But it now looks as if the Kansas Supreme Court’s ‘ethical watchdogs’ (the Office of the Disciplinary Administrator, headed by Stanton Hazlett) used ‘evidence’ gained in clear violation of those very rules.
Last week, it was revealed that a compact disc of abortion-related data developed during the Kline administration somehow ended up with George Tiller’s legal team during AG Steve Six’s administration. According to the ‘official’ story as explained on Friday,
Tiller’s attorney, Dan Monnat, ‘just found the disc laying on a courtroom table after a Nov. 2008 hearing in Wichita,’ and some time later turned this disc over to Hazlett’s office.
Today’s testimony from Terry Morgan, one of Hazlett’s investigators, indicated that Monnat engaged in no investigation as to the source of that compact disc. It’s one thing to believe in Santa Claus, but attorneys can’t just take ‘gifts’.
Every attorney learns Rule 4.4, while yet in law school, that documents inadvertently delivered to them are subject to immediate return. Faxes get sent to the wrong fax machine, deposition transcripts are delivered to the wrong address, email is sent to opposing counsel instead of co-counsel. It happens. And when it happens the wrongly sent documents are not supposed to be used against the interests of the sending party.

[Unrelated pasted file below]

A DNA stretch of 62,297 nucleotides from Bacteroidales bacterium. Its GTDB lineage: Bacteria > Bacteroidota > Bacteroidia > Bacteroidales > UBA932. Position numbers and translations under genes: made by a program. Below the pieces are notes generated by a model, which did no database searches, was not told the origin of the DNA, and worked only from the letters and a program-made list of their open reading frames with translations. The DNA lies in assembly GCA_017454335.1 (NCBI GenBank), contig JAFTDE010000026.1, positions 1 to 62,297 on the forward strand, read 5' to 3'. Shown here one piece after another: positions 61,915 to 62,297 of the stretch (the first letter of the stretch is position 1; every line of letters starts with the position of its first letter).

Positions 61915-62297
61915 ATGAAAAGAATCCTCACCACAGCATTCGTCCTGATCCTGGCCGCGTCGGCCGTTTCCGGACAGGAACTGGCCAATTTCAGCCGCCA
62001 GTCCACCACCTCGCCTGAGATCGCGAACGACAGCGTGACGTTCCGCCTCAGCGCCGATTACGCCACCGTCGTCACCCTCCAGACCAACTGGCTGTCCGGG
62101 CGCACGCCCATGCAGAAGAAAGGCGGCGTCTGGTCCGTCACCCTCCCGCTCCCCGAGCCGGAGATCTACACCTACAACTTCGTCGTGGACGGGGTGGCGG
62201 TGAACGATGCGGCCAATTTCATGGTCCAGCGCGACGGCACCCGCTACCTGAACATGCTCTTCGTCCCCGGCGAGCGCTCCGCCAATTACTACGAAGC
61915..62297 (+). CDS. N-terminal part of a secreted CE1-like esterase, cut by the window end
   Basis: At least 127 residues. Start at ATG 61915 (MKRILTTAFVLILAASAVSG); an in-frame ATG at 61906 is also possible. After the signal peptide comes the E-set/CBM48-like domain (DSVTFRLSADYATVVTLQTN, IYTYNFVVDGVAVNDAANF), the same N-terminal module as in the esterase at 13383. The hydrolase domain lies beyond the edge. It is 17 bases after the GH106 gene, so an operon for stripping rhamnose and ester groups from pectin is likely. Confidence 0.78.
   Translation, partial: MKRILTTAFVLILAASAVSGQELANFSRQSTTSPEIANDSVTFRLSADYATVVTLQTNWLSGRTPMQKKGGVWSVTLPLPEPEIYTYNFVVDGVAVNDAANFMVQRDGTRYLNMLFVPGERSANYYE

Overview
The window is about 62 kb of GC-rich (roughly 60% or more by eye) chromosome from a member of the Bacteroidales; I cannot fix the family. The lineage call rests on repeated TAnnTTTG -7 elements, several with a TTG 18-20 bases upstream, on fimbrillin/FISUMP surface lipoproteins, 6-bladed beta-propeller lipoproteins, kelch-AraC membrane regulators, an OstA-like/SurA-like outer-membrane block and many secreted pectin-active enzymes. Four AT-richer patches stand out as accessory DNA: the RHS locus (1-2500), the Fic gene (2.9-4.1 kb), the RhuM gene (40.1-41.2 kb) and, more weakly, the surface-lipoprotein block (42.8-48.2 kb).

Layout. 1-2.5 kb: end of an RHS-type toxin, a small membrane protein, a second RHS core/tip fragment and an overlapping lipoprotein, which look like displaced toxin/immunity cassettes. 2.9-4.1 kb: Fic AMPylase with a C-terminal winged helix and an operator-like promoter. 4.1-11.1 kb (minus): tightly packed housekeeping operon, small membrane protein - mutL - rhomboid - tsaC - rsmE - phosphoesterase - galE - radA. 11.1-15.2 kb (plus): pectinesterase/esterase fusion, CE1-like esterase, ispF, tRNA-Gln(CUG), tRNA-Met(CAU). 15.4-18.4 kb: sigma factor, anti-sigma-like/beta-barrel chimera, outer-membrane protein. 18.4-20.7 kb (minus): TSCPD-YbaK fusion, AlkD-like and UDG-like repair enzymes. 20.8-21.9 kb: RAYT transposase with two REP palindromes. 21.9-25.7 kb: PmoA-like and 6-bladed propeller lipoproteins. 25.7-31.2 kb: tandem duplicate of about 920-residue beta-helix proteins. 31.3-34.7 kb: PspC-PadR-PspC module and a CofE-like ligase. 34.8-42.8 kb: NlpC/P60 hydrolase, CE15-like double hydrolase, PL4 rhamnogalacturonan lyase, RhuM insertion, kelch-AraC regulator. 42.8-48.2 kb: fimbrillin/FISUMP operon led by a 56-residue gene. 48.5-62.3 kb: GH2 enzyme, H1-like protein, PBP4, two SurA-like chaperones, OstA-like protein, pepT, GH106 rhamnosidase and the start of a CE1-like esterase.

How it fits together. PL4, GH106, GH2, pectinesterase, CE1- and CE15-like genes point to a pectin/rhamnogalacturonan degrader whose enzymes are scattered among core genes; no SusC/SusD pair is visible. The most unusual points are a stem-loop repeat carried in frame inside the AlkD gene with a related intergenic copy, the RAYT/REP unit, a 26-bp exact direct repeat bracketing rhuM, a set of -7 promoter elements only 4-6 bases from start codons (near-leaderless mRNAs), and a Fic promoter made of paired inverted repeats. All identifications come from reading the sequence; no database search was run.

Monnat thus appears to have likely violated the Rules of Professionalism that are the responsibility of all attorneys in Kansas to maintain.
Kline is supposedly on trial, in part, because his employee—due to the tumultuous office arrangement when Kline took over rival Paul Morrison’s Johnson County office—was asked to store redacted abortion evidence in his apartment for a month, allegedly violating proper evidentiary procedures.
Yet the evidence to be used against Kline is a compact disc that ‘fell’ into Tiller’s attorneys’ hands and that then, months later, was transferred to the Office of the Disciplinary Administrator with no questions asked as to its source or chain of custody!
Thus, it appears Hazlett’s office also broke the ethical rules.
Powerful forces want Kline punished and to keep abortion businesses beyond the reach of criminal prosecution.
The discovery of this improperly-obtained disc and its use by both the abortion attorneys and the ethics office of the state Supreme Court raise many disturbing questions about supposedly ‘settled matters’ of the last 6 years since the Alpha (abortion files) case ruling.